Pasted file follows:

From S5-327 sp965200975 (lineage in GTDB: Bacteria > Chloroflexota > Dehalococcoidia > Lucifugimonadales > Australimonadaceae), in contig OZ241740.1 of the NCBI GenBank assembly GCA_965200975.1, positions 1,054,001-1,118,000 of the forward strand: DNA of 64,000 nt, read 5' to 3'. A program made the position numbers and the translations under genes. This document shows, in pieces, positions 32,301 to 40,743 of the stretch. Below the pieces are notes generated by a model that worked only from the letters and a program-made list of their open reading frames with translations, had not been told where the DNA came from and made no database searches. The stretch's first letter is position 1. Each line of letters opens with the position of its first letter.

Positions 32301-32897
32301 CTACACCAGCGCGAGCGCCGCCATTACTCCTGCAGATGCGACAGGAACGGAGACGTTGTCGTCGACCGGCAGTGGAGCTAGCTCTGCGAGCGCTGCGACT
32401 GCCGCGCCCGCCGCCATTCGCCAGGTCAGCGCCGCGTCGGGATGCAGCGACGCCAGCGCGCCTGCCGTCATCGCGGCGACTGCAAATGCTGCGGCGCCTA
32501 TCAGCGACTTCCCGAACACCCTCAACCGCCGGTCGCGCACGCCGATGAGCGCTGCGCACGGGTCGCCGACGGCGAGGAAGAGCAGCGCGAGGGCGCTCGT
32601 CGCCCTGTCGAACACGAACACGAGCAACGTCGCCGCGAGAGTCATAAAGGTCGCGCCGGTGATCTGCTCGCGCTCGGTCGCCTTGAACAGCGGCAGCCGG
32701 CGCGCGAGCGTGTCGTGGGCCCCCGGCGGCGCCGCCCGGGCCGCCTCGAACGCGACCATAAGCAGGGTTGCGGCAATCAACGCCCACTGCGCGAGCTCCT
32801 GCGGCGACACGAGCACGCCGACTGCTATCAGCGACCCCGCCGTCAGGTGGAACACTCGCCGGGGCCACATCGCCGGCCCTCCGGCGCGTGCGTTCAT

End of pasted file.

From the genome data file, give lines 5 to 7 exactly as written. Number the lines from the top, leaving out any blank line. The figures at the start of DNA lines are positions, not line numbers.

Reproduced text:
32501 TCAGCGACTTCCCGAACACCCTCAACCGCCGGTCGCGCACGCCGATGAGCGCTGCGCACGGGTCGCCGACGGCGAGGAAGAGCAGCGCGAGGGCGCTCGT
32601 CGCCCTGTCGAACACGAACACGAGCAACGTCGCCGCGAGAGTCATAAAGGTCGCGCCGGTGATCTGCTCGCGCTCGGTCGCCTTGAACAGCGGCAGCCGG
32701 CGCGCGAGCGTGTCGTGGGCCCCCGGCGGCGCCGCCCGGGCCGCCTCGAACGCGACCATAAGCAGGGTTGCGGCAATCAACGCCCACTGCGCGAGCTCCT